Getting the distance right

We now have a robot that is capable of rotating to the correct angle for the shot, but we still need to add code that will cause it do move to the correct distance.  When we do this, we are going to assume that the robot is roughly aligned with the tower, but needs to be moved and rotated into the proper position.

In our AutoShootCommand class, we need to add a new state Drive which we will use to drive the robot to the correct distance from the tower.  When this state ends, it will transition to the TurnLeft or TurnRight states, and from their to eventually making the shot.

Currently in the initialize() class we call the StartTurn function to start the robot turning toward the target.  Instead, we now want to set the state to our new Drive state as follows:

We must now add a new case in our execute() function to handle this new state:

The new Driving function will handle the processing for this new state and is defined as follows:

Let’s take a look at this function in detail.  The first thing we do is compute the top position of our target (topPos).  Note that we are not using the top of the bounding box for this purpose, but rather the average of the upper left and upper right corners.  We then compare this to the current position of the horizontal target line.  Now we could stop when the topPos is less than the horizontal target line (data.m_targetHorzPos) but as we discovered with the turning, this will cause our robot to overshoot the target by a small amount.  Thus we add k_driveLead to the target line and stop when that is reached.  The robot will then coast a little farther.  The constant k_driveLead is defined as follows:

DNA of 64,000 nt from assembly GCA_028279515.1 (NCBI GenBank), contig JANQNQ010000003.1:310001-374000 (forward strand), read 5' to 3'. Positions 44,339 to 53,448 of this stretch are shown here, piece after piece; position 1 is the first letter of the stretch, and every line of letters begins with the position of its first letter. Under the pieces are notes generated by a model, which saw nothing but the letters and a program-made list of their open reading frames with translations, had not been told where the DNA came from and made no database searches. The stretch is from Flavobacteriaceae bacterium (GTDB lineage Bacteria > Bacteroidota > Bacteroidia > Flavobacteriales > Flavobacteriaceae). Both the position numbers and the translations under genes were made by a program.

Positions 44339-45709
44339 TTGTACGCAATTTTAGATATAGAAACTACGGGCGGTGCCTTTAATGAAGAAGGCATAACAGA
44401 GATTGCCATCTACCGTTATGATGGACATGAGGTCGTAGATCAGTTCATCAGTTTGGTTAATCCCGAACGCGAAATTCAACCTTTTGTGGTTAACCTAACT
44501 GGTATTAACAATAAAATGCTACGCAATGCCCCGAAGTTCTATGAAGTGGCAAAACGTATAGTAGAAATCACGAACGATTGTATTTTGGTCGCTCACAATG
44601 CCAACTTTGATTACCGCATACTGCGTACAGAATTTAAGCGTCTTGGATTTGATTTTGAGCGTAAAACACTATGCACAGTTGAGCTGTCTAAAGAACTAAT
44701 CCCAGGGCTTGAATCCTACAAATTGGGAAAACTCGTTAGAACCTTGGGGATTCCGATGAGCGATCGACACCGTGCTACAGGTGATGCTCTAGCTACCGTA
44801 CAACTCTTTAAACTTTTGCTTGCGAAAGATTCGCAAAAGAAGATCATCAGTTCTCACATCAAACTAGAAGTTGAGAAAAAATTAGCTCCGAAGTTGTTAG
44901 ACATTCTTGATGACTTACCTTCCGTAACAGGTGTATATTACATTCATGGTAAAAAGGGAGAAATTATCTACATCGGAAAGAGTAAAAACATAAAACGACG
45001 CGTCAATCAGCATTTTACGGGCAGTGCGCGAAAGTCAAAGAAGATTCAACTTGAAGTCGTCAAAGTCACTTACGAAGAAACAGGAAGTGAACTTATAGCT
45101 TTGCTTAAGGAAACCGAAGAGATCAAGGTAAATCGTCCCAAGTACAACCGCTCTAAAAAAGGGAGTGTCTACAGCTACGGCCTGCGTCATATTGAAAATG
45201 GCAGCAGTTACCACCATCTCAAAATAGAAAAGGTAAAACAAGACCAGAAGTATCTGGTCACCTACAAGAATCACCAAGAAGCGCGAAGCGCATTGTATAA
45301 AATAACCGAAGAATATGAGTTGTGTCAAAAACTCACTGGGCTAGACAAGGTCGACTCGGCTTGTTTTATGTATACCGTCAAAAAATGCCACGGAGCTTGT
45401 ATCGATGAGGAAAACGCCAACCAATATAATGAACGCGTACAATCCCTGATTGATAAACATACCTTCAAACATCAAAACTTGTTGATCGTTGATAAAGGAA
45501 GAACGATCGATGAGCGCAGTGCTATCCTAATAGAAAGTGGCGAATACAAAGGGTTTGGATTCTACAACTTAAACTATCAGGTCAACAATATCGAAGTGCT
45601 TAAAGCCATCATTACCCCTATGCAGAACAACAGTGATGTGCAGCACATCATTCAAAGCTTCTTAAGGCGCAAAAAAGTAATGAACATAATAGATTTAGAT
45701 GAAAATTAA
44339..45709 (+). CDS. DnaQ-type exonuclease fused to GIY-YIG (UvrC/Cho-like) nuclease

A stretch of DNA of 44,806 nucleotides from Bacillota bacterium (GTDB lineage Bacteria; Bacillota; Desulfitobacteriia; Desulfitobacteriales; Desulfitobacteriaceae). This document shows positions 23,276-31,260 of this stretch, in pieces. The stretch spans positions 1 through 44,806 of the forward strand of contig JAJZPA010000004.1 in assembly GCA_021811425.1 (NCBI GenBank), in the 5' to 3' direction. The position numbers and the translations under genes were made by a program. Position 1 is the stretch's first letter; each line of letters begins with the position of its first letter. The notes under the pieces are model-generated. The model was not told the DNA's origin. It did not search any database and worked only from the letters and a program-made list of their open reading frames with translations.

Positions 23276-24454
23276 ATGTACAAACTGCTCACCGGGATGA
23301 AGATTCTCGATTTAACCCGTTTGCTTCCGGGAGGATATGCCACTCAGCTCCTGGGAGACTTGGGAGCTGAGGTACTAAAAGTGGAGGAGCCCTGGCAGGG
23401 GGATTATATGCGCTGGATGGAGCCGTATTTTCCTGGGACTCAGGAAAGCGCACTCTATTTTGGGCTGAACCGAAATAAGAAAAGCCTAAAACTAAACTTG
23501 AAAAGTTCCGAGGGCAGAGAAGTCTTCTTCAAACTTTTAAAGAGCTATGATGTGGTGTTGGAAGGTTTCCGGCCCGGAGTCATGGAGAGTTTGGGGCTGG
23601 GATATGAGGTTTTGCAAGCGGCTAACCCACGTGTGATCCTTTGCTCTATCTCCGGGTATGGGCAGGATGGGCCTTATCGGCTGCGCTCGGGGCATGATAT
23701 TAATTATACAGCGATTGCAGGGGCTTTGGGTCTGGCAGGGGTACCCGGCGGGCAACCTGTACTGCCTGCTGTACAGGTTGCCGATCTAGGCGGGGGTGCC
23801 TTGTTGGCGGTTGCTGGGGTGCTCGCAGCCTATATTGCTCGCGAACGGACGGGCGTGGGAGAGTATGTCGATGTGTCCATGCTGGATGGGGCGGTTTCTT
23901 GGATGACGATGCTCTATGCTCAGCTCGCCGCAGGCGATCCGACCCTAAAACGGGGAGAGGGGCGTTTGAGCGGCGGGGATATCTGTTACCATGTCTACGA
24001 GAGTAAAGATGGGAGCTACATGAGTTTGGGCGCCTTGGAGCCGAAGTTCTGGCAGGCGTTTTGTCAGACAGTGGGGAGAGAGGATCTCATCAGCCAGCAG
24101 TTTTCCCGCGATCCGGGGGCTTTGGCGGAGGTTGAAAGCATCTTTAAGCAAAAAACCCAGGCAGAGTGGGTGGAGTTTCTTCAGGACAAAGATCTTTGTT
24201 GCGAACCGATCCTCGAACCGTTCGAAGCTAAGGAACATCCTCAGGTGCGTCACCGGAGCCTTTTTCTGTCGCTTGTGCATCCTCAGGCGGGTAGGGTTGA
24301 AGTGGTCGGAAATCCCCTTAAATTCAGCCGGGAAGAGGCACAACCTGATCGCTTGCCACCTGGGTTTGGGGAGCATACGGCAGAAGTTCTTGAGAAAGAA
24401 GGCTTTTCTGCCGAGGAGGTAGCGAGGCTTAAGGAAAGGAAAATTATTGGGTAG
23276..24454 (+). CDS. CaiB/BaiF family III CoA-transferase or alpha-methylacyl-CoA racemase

If we have not yet reached the position that we need, then we need to set the speed of the motors.  We want to adjust the speed based on how far we currently are from the target.  The following line computes this speed by taking the difference between our topPos and the horizontal target line.  This number is multiplied by the scale factor k_speedScale to give us a power value:

The constant k_speedScale is defined as follows:

After we compute this power we make sure that the value is between some minimum (k_minSpeed) and some maximum (k_maxSpeed) speed to make sure we don’t go either too fast or too slow.  These constants are defined as:

Finally, as long as we are driving, we might as well try and adjust the angle at the same time.  This is what the following two lines try and do:

The first line computes the difference between our target center (centerPos) and the vertical target line.  We then multiply this value by the scale factor k_turnScale to obtain a number which we add to the left motor and subtract from the right motor which will make the robot turn slightly in the correct direction.  The constant k_turnScale  is defined as:

Your AutoShootCommand.java file should now look like:

When you now deploy and run your program, you will find that all you need to do is position the robot so it is roughly aligned with the tower and it will drive and shoot automatically when you press button 3 on the joystick:

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